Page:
A Cost-Effectiveness Analysis of a Proposed National Falls Prevention Program

Published in: Clinics in Geriatric Medicine, v. 26, no. 4, Nov. 2010, p. 751-766

Posted on RAND.org on January 01, 2010

by Shin-Yi Wu, Emmett B. Keeler, Laurence Rubenstein, Margaret A. Maglione, Paul G. Shekelle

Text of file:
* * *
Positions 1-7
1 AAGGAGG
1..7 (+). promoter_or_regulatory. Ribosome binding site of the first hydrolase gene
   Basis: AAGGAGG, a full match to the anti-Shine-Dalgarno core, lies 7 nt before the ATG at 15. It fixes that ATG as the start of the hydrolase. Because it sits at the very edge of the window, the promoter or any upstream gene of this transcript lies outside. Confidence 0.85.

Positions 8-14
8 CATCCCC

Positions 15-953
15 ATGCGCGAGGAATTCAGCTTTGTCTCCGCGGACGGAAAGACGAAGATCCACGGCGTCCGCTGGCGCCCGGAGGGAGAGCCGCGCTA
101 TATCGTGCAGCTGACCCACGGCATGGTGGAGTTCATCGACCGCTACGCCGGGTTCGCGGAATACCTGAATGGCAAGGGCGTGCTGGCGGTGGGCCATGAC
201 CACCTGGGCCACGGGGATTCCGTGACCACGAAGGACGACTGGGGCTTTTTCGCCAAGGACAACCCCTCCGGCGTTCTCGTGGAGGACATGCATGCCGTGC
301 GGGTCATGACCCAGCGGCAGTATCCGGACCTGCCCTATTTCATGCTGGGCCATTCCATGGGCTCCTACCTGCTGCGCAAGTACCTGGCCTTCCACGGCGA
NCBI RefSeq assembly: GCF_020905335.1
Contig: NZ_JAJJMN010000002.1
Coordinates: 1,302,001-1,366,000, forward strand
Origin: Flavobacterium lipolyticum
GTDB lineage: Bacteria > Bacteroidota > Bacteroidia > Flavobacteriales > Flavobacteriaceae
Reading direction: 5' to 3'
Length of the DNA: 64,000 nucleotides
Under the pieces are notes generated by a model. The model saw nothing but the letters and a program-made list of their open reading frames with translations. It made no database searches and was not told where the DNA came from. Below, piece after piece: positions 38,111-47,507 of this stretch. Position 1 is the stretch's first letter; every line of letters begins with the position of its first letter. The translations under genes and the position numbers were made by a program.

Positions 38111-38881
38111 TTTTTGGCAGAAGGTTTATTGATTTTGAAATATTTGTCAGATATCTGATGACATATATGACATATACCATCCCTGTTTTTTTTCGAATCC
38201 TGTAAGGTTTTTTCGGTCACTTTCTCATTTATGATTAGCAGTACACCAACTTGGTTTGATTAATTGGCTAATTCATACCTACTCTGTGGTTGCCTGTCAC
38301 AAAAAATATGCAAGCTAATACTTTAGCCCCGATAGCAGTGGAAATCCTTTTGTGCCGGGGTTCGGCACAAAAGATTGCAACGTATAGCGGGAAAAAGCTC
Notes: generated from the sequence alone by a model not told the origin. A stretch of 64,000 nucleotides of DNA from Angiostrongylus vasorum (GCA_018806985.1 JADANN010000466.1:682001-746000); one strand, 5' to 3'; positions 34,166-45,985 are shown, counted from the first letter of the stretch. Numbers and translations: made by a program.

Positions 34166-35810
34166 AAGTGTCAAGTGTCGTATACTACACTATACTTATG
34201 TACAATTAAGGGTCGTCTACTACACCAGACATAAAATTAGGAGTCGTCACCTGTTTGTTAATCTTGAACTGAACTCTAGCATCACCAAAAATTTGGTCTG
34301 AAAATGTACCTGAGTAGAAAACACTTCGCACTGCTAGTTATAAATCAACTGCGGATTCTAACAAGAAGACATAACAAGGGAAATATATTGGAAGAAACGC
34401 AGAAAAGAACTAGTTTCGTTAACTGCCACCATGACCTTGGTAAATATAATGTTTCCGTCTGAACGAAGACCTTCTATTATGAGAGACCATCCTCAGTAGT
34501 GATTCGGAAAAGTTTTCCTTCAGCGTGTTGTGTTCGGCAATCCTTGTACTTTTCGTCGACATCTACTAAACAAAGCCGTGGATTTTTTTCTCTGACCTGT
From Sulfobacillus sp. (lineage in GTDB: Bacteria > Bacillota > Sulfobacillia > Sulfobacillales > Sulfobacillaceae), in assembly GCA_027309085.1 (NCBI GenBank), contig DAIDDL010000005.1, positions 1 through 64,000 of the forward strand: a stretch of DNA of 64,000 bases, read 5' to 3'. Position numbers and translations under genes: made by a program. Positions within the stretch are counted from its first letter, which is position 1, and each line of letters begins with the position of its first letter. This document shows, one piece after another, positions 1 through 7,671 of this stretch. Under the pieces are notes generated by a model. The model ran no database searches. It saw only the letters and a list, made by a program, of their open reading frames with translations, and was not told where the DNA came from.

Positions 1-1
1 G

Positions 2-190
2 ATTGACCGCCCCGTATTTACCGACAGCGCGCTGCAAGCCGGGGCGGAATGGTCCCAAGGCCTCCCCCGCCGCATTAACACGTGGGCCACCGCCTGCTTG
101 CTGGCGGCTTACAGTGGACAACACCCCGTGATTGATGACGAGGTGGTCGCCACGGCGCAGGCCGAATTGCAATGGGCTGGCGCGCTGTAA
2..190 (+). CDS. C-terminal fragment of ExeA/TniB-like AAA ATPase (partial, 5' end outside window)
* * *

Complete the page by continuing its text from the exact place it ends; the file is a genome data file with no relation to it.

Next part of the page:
Falls are a major health concern for elderly people and cause substantial health care costs. The authors used meta-analytic findings on the effectiveness of fall prevention interventions to determine cost-effectiveness of a proposed Medicare fall prevention program for people who experience a recent fall. Using published clinical trial data, the authors constructed a population-based economic model and estimated that, in the base case, the program could prevent a half million people from falling again within a year. From the model, under most circumstances the cost-effectiveness ratio is less than $1500 per person prevented from experiencing a recurrent fall. Paying for a fall prevention program to increase the use of evidence-based interventions would be a cost-effective use of Medicare dollars.

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